Before our high school graduations, we were juggling the internal and external difficulties of being teens while flourishing into devoted young mothers raising babies. It was incredibly hard to be a teen and harder once adding the role of loving caregiver, but we also knew it was rewarding. We imagined how difficult it would be to give birth and raise a child, like any parent, but were dedicated to our mamahood.
Yet our age kept us from having the freedom to openly share our mamahood with the world. The shame we felt from our families, our friends, healthcare providers, school staff, our community, and our peers deeply affected our internal sense of purpose in the world. We were young women working to transition into adulthood while our environment refused to see us as anything more than "children having children." Our passion and dedication to grow and be better mothers, better women, and better people were not the goals our society would accept.
The barriers that prevented us from defining and achieving our own successes often came from these negative environments and from society's constant stigmatization of what my family was suppose to look like and how our dreams didn't fit into the cultural norm. Our roles as mamas were disrespected.
|Marylouise Kuti-Schubert and her family|
All mamas know that raising a child can be hard at times and raising a child as a teen can sometimes feel impossible. From needing to use a WIC card at the grocery store only to face rude stares or having to leave school early to pick up your child only to be greeted by glares of disappointment that it took you so long to arrive, there was always something. There is this high expectation that we need to do it all alone, yet we are held to these low expectations of what we're actually capable of doing. How do we navigate through this type of community?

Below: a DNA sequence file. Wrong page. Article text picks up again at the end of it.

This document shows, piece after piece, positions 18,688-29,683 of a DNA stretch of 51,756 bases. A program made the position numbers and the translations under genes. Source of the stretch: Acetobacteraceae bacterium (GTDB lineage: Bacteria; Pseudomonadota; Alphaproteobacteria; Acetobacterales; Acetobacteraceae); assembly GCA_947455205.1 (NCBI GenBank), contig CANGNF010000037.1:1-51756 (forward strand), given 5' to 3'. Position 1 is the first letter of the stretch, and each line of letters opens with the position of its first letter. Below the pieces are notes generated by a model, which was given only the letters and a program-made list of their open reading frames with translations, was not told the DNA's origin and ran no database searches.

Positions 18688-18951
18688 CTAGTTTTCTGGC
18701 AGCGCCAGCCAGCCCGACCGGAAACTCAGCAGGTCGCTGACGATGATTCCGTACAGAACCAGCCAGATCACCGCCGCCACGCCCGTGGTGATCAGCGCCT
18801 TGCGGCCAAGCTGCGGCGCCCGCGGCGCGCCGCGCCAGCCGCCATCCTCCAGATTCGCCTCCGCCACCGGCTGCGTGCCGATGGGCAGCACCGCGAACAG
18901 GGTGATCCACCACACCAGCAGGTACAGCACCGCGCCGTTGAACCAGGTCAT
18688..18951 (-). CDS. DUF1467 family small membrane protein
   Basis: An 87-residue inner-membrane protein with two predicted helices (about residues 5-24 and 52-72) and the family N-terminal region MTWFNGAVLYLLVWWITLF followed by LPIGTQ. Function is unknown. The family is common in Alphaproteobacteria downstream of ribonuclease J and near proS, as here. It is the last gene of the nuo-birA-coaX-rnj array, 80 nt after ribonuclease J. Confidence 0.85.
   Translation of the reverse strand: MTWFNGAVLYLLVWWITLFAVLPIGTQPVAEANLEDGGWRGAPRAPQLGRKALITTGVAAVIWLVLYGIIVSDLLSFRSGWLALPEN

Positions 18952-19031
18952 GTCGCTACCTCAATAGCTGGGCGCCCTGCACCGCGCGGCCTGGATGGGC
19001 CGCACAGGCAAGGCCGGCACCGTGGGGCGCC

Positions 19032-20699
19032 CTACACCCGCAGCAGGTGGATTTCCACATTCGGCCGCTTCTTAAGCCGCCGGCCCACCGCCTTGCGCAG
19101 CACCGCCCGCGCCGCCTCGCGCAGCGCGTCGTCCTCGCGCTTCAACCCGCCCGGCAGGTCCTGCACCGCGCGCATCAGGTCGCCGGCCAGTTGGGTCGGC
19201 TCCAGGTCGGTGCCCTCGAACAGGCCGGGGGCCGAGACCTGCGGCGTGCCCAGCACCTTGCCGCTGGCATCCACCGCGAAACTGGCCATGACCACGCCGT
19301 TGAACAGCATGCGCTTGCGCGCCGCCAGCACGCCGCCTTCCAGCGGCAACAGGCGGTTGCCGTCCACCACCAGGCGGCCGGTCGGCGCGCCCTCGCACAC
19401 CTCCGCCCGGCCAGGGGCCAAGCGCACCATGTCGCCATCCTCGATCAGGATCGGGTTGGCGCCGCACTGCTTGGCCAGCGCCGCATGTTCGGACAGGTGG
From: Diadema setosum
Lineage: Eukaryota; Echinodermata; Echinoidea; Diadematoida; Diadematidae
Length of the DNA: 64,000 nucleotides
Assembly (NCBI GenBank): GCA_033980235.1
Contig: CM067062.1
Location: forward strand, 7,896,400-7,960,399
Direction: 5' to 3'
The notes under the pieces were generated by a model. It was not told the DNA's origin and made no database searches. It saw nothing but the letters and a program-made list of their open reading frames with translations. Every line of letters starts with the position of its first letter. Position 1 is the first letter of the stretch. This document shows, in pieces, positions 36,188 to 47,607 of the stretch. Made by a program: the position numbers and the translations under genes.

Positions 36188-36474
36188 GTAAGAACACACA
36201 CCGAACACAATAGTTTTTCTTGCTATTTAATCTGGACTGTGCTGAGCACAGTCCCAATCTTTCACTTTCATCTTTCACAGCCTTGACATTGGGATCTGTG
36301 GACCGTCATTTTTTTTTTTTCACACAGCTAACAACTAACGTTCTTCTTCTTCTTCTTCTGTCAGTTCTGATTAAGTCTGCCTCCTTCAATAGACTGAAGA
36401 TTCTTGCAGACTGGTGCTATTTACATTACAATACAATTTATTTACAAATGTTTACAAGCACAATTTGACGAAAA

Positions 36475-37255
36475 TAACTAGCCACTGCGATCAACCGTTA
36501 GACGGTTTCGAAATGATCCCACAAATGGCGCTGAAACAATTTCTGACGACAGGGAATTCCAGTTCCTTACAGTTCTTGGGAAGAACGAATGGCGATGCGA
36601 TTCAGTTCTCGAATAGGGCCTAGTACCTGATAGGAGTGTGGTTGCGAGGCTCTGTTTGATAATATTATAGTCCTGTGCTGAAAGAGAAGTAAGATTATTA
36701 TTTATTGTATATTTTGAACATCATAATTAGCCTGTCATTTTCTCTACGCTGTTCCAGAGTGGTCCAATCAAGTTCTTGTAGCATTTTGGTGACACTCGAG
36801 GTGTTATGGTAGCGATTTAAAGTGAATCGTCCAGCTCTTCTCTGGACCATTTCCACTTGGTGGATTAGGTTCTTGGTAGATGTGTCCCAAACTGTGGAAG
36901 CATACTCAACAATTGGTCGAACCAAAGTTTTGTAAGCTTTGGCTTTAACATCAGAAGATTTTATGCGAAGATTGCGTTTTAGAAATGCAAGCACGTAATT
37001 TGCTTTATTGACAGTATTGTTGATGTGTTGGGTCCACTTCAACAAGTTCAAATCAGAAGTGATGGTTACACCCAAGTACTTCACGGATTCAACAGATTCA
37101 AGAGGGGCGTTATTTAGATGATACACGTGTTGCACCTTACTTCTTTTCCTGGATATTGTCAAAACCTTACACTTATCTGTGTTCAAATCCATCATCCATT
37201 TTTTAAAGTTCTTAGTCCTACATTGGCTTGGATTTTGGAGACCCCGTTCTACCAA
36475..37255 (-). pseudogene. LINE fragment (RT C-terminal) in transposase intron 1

You can define and determine your community.
A community can consist of organizations who provide assistance and support to young families, or respectful family members, or involved co-parents and significant others, or supportive school staff, or other young mamas who are both weaving the rope and climbing it too. Every person around you has the ability to influence the way you feel supported so we did just that using social media to connect with other mamas via #NoTeenShame.
|Natasha Vianna and her daughter|
And through our experiences, we know there are times when the support we needed to keep pushing only came from one person or one organization, but this patronage helped us so much. Our motivation to be good parents could be fully ignited when we have that boost of confidence from our community and ourselves.
So we honor #MamasDay by sharing our support with all the mamas who are struggling and thriving together.
#NoTeenShame is a movement led by 7 young mothers, Natasha Vianna, Gloria Malone, Lisette Orellana, Marylouise Kuti-Schubert, Jasmin Colon, Christina Martinez, and Consuela Greene, to improve strategic messaging campaigns and conversation around young parenting to a non-stigmatizing and non-shaming approach, while highlighting the importance of comprehensive sex ed.